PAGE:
The Mayo Clinic has identified genes that may help predict whether the drug trastuzumab will prevent the recurrence of breast cancer in some women, according to a study presented at the 2012 CTRC-AACR San Antonio Breast Cancer Symposium.

Trastuzumab is used alone or along with chemotherapy to prevent cancer recurrence, improving survival in a large number of women with early stage HER2-positive breast cancer, which tends to be more aggressive than others types of cancer and less responsive to hormone treatment. However, trastuzumab does not stop tumors from returning in about 25 percent of patients, and until now, oncologists didn't have a way to identify these women before treatment.

Led by oncologists at the Mayo Clinic campus in Florida, researchers discovered 27 genes that are significantly linked to positive results in patients using trastuzumab and chemotherapy for breast cancer treatment. They also identified five other genes linked to a poor outcome using the same treatment regimen.

The Expert Take 

“Over the past few years a lot of information has become available related to new techniques to interrogate or evaluate gene profiles in breast cancer that may help us understand why breast cancer develops, why breast cancer behaves in different ways for different persons, and why persons may derive benefit from treatment versus not deriving benefit,” said Edith Perez, M.D., deputy director at large of the Mayo Clinic Comprehensive Cancer Center and director of the Breast Cancer Translational Genomics Program.

Perez said that, in in terms of clinical significance, the implications of this study are quite broad.

“If we can collaborate our data, we may be able to—in the next few years—develop a brand new test that will incorporate genomic profiling when a patient is diagnosed with early stage HER2-positive breast cancer,” she said.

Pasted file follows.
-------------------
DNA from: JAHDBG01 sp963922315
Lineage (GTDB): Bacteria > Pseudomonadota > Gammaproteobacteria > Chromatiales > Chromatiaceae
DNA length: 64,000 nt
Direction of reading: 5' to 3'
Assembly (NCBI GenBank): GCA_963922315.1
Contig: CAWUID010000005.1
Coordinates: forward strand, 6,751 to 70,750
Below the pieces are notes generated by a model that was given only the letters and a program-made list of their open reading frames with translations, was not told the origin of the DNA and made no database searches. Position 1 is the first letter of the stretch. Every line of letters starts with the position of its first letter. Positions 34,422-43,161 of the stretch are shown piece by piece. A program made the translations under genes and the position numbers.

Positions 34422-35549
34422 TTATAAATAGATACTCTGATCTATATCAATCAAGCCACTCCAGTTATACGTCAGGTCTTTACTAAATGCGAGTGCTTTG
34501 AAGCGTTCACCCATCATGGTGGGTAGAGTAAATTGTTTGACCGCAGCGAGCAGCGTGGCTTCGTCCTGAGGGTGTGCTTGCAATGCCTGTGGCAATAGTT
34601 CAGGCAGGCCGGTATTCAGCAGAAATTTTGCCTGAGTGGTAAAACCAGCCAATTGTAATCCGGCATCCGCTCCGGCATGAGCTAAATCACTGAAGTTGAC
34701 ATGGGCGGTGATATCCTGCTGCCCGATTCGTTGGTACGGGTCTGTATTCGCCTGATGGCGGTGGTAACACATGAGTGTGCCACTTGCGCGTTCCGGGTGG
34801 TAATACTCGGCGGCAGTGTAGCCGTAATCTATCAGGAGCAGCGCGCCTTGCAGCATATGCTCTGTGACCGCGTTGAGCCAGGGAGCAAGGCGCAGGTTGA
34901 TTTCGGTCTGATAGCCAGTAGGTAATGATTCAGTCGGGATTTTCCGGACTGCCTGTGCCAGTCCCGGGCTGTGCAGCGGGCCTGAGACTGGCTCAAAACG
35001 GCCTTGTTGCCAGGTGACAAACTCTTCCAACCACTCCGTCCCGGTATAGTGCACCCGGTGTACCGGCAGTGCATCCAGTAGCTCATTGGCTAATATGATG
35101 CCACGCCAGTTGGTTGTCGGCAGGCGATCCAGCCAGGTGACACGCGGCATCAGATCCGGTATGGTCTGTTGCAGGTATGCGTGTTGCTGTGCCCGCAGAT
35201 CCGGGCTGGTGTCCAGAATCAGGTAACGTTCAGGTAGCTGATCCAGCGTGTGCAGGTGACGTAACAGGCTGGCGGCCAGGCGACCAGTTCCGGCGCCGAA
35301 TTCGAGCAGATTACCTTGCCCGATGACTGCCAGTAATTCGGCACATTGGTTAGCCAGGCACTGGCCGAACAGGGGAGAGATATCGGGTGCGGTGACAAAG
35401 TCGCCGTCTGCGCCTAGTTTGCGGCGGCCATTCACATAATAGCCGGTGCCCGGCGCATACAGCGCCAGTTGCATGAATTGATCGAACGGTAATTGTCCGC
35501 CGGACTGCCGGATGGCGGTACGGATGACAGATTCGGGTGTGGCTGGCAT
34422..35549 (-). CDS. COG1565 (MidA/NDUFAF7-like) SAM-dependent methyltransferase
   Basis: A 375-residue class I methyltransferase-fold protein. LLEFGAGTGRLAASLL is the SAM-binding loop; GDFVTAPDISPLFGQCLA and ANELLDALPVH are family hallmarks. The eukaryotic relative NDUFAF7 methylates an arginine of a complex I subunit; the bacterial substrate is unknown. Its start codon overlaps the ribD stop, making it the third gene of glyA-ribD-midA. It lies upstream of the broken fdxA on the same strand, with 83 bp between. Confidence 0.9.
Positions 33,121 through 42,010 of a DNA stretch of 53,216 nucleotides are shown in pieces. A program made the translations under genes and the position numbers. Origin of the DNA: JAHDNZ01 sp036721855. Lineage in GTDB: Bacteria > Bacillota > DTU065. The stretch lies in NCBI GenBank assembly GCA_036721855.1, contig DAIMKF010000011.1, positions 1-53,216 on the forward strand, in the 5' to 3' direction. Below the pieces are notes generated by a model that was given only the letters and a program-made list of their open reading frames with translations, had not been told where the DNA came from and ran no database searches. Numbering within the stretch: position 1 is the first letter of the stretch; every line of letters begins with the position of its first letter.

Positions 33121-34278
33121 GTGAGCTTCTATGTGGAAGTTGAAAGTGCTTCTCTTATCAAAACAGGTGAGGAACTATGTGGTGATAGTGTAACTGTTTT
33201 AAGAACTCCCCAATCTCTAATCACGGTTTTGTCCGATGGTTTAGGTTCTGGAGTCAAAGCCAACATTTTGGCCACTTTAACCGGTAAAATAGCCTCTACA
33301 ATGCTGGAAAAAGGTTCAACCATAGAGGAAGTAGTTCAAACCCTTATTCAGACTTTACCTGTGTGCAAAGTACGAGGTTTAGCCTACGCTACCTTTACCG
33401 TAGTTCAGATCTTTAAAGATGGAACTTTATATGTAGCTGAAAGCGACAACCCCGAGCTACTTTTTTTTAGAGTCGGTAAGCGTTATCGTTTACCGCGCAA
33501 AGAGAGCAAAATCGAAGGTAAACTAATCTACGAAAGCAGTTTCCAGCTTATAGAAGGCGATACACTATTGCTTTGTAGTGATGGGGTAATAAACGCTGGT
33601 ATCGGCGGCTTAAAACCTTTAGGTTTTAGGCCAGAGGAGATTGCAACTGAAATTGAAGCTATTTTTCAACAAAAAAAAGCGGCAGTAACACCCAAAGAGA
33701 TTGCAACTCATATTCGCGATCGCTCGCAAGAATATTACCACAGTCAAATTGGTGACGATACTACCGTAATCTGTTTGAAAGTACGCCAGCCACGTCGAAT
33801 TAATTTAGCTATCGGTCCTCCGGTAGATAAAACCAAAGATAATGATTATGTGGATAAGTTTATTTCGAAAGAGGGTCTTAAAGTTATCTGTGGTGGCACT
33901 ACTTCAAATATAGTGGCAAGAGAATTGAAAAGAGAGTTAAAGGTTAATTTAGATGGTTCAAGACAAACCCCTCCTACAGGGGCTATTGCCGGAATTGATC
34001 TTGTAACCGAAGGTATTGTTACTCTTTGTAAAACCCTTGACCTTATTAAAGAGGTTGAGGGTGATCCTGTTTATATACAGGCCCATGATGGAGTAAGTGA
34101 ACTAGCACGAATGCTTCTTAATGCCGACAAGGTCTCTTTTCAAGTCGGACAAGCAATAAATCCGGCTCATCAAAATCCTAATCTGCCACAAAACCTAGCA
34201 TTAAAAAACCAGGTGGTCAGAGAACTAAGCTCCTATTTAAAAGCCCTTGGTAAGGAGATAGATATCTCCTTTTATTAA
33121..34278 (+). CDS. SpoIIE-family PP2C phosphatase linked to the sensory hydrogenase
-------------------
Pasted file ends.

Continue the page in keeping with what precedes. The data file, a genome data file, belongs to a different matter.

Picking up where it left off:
This kind of testing could be used to inform the patient and her doctor about how she'll respond to chemotherapy and trastuzumab, providing an avenue to incorporate other treatments into standard patient management.


The Takeaway

According to, about one in eight women in the U.S. will develop invasive breast cancer over the course of her lifetime. Next to lung cancer, breast cancer death rates are higher than those of any other cancer.

Perez said that this study, along with future analysis, could lead to novel methods of cancer-management and predictive tests to help oncologists select the best treatment for HER2-positive patients. In fact, researchers have already found that the genes linked to cancer patient outcomes can be grouped into different categories that affect tumor cell function.

Source and Method

The study was funded by grants from the National Cancer Institute and the Mayo Clinic, with support from the Breast Cancer Research Foundation and the 26.2 with Donna Foundation. Analysis was conducted on patients who participated in the N9831 clinical trial.

The team treated patients who had been diagnosed with early stage HER2-positive breast cancer with either chemotherapy or chemotherapy aided by trastuzumab. Along with data from other studies, researchers determined the best clinical outcome for patients who received a combination of chemotherapy and trastuzumab.

A genome analysis of the 24,000 genes present in human cells was conducted on trial participants, and researchers determined that 353 of these genes were related to patient outcome. They further narrowed this number to 32, based on statistical evaluation, and found that of those 32 genes, 27 were correlated with a positive outcome.

Other Research

In a study published in 2012 in The Lancet, researchers analyzed event-free survival in patients with HER2-positive breast cancer receiving chemotherapy with or without one year of trastuzumab. They found that within a three-year period, 71 percent of the participants had an event-free survival with trastuzumab, versus 56 percent without the drug.

Based on the fact that the use of trastuzumab has been linked to cardiac toxicity, in a study published in The New England Journal of Medicine in 2011, researchers evaluated the efficacy and safety of a new nonanthracycline regimen with trastuzumab. They concluded that the addition of one year of trastuzumab significantly improved disease-free and overall survival among women with HER2-positive breast cancer.

Another study, published in 2010 in The Lancet, investigated whether trastuzumab in combination with chemotherapy would work as a treatment for HER2-positive advanced gastric cancers. Researchers determined that “trastuzumab in combination with chemotherapy can be considered as a new standard option for patients with HER2-positive advanced gastric or gastro-oesophageal junction cancer.”